The impact these people had on the Oxford was second-to-none, but booking agents were seldom recognised for their contributions. They weren’t sufficiently paid for their efforts, nor were they ever offered full-time employment, leading to burnout and conflict with the higher-ups.

The Oxford Tavern scene now, then, and forever. Photograph courtesy of Ian Laidlaw.

The scene was vibrant until around 2008, when the Oxford changed management and outsourced responsibilities to a Sydney-based booking agency. It lost the crowd that had accumulated overtime, instead working towards a banal ‘fill the room’ philosophy. The culture wasn’t cultivated, it was injected. The Oxford shut down four years later.

The role of a booking agent is one that doesn’t garner much respect from either end. To management, they’re lowlifes, and the term “gatekeeper” nowadays has done nothing but tarnish the scene and people’s enjoyment of modern music. You could even argue that excluding international acts and keeping the scene vacuum-sealed is negatively affecting the industry.

Like I said, music is universal, so why would we limit ourselves to bands exclusively in our area when we can listen to everything the world has to offer?

It all comes down to belonging.

Bringing international acts onto home plate makes for some great performance art, but it doesn’t contribute to community. We all want to feel special, but we also want to be a part of something.

I didn’t know anyone when I stumbled into my first bar. You could argue that I still don’t, not really. But now whenever I walk into Greaser, the sound guy says hi and I get a free shot of Fireball on entry, so I must be doing something right.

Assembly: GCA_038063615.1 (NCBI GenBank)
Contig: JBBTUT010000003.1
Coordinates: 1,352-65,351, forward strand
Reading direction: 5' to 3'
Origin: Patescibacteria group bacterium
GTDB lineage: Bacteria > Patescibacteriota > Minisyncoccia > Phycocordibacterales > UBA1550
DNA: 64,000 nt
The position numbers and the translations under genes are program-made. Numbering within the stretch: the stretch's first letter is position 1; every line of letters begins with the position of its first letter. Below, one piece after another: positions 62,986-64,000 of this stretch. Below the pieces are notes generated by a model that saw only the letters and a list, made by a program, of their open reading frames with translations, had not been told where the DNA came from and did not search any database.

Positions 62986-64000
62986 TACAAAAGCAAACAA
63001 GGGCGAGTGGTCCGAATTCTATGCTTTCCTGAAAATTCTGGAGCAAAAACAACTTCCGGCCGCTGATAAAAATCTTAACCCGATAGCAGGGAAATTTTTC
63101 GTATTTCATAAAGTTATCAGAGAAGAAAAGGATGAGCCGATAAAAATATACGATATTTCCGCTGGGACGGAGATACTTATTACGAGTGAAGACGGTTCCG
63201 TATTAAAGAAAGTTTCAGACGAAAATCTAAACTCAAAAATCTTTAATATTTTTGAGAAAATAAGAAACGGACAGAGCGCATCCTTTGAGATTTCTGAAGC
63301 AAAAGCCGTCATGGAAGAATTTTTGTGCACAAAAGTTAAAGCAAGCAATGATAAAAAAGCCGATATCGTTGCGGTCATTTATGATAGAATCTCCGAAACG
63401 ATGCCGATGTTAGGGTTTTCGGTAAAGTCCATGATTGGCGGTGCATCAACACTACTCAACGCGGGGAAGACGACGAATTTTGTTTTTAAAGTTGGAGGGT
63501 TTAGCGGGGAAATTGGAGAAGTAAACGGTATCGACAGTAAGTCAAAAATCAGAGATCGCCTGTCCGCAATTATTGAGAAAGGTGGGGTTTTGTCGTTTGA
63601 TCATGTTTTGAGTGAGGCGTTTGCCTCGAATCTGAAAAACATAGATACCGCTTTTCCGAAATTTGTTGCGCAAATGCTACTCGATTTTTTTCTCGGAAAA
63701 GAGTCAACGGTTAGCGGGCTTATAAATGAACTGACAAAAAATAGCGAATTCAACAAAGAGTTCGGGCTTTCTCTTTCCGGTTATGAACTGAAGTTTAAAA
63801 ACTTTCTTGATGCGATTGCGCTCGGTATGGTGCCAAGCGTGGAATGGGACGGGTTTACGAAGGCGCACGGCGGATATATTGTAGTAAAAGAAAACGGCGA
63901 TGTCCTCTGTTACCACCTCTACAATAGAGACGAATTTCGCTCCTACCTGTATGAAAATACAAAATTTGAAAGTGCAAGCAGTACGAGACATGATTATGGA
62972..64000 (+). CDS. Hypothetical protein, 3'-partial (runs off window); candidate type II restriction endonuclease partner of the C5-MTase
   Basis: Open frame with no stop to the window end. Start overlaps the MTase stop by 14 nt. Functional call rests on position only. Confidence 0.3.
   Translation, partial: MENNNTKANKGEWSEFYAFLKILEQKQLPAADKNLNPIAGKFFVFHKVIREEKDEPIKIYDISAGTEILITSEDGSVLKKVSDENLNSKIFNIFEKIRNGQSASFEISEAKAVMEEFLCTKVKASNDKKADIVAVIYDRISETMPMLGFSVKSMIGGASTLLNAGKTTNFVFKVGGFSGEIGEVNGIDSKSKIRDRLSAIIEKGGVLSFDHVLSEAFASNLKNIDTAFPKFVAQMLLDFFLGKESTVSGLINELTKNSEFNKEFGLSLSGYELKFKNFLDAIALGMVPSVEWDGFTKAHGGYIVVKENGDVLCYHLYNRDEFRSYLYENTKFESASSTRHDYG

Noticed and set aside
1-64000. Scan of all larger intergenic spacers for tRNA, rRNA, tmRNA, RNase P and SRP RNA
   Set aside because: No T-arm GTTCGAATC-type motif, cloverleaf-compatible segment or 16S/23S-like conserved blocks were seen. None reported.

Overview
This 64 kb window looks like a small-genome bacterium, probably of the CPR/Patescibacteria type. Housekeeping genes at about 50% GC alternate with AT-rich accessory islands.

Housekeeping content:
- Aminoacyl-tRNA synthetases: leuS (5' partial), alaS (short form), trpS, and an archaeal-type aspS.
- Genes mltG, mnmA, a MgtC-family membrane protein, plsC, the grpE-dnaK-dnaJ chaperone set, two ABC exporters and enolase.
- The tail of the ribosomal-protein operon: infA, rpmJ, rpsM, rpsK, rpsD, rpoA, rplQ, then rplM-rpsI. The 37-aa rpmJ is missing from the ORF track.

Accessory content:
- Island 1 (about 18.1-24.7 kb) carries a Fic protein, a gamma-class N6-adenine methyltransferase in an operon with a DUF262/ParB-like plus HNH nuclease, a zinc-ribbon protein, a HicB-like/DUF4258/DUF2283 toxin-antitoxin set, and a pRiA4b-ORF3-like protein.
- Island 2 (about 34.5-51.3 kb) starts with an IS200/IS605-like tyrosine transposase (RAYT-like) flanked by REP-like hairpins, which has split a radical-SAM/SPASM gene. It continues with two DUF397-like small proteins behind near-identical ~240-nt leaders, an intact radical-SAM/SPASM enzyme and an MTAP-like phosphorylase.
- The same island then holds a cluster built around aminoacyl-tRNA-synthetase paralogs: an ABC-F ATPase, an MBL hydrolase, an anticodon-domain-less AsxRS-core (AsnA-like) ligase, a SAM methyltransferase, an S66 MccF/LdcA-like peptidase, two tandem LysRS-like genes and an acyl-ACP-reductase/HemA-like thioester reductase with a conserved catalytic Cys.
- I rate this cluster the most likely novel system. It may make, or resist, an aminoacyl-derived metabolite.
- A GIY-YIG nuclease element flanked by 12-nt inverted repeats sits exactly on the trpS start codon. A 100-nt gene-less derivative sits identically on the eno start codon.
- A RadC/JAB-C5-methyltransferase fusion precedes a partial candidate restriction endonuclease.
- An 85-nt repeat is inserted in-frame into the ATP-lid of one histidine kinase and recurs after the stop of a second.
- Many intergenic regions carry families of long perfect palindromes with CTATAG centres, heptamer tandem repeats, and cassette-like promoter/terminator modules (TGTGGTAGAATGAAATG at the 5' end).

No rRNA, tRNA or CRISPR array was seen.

Engaging and interacting with art, with others, of all kinds, allows us to develop our own sense of self, our values and beliefs and the way we view the world. It’s crucial for us, as humans, to belong, and put a face to the music.

Now, look, I don’t know much about music; I just listen to it. I listen to everything. The sips of beer, the small talk in-between songs, the murmurs of appreciation at the end of a set, is what matters most to me. I’m usually too drunk to keep the tunes in my head after a song has finished, so that’s what I’ve gravitated towards. That’s what I focus on, all the chit-chat on repeat.

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Song Recommendation: Let You Go by OK Hotel

Sticking to bands from Wollongong, this alt-rock band just released their sophomore EP not too long ago, and I reckon this is my favourite track from that. It’s the heaviest track from the EP, so I’m fairly impartial, but these lyrics are second-to-none. The perfect blend of pictures painted and angst in your 20s, this one’s near and dear.

Catch us next month for the latest topic: In Defence of Aussie Rap

Same Chat-Time, Same Chat-Channel

Bea is just a silly lil fella. They write a lot about what they see, and the things that happen to them, because they still haven’t figured out a way to put their thoughts into verbal constructs. They think they’re cool, so let them indulge in that fact. You can find their work in many places, or you could harass them on Instagram @_rad_boi_

Bea Warren
Bea Warren
Articles: 2